3 Stocks to Avoid

While we all like to remember our home runs, investing is all about avoiding big mistakes. That’s what separates the good investors from the great ones. With that in mind, below are three stocks that may do very well in the short term — any company can see a run-up in its stock price — but in the long term, the odds are against you.

1. Ballard Power

A lot of people might be tempted by the stock of fuel cell technology provider Ballard Power (TSX: BLD)(NASDAQ: BLDP), whose shares are down more than 50% since their peak in March (despite surging on Wednesday). But make no mistake: The shares are still very pricy.

In the last 12 months, Ballard made $63 million dollars in revenue, but currently has a market capitalization of nearly $470 million. Even after accounting for Ballard’s cash balance, the company still trades at nearly seven times revenue. This is a very high multiple for any company, even one growing as quickly as Ballard.

The multiple is especially unreasonable because Ballard is still not profitable. The company hopes to improve profitability metrics as it grows, but is nowhere close to justifying a stock price equal to seven times revenue. While it may be tempting to bet on Ballard’s fuel cell technology, doing so would be too expensive.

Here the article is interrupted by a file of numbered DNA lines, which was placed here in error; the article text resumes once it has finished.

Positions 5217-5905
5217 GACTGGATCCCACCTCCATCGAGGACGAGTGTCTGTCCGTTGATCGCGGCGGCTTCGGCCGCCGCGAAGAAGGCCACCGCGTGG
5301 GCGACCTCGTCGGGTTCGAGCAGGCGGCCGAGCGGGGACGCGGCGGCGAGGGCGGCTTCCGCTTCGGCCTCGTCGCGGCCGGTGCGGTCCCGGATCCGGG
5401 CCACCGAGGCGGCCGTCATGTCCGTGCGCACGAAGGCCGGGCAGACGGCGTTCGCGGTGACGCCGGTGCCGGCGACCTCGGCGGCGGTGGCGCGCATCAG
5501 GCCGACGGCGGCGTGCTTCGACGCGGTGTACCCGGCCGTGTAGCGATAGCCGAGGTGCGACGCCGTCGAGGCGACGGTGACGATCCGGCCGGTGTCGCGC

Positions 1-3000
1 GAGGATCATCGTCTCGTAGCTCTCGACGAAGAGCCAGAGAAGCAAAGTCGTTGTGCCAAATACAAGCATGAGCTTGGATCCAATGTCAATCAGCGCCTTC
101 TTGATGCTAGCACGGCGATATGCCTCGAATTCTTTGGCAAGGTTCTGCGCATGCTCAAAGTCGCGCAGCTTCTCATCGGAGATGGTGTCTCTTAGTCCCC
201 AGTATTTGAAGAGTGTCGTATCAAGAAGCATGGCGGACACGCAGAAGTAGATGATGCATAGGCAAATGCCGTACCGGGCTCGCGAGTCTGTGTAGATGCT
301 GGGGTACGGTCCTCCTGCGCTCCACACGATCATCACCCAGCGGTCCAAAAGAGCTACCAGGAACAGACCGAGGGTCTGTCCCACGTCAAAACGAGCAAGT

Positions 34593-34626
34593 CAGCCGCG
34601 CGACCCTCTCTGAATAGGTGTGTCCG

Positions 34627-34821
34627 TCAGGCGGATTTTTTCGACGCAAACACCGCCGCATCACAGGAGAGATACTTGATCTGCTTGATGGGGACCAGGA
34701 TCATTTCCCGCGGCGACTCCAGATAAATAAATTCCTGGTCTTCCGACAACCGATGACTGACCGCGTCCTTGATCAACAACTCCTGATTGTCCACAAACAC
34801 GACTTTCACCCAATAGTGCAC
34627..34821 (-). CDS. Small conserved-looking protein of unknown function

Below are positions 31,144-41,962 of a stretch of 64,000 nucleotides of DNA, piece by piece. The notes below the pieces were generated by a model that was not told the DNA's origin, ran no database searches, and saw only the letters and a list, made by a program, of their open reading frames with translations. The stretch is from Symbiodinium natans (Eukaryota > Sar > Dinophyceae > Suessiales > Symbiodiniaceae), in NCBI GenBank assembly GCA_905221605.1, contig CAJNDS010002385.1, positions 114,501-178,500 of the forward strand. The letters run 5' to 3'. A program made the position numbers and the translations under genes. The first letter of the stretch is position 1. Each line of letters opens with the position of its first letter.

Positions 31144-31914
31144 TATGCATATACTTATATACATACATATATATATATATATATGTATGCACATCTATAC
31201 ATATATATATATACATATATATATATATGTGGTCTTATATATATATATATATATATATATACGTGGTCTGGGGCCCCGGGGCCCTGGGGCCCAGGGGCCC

2. Westport Innovations

Natural gas engine company Westport Innovations (TSX: WPT)(NASDAQ: WPRT) has a lot in common with Ballard. It offers a very promising technology and due to a slumping share price, may look cheap — over the past year, its shares are down nearly 45%.

But also like Ballard, the shares are still expensive, trading at over five times revenue, which is again very expensive for a company that is not profitable. However, there still seem to be plenty of people willing to pay such a lofty price. If the company’s technology does take off, those shareholders will be nicely rewarded, but it’s a gamble not worth taking.

3. Teck Resources

If you had to pick one stock from this list, it should be Teck Resources (TSX: TCK.B)(NYSE: TCK). But fortunately, no one is forcing you to make that choice.

Teck makes money off of metallurgical coal, copper, and zinc. All three are highly dependent on investment activity in China, and as that has slumped, so have the prices for these commodities. So it should surprise no one that Teck’s share price is in the doldrums, down more than 50% since 2011.

Things could easily get much worse. Numerous experts believe China’s investment boom is on shaky ground, and if activity were to slow, and commodity prices were to slump further, then Teck’s shares would get a lot cheaper.

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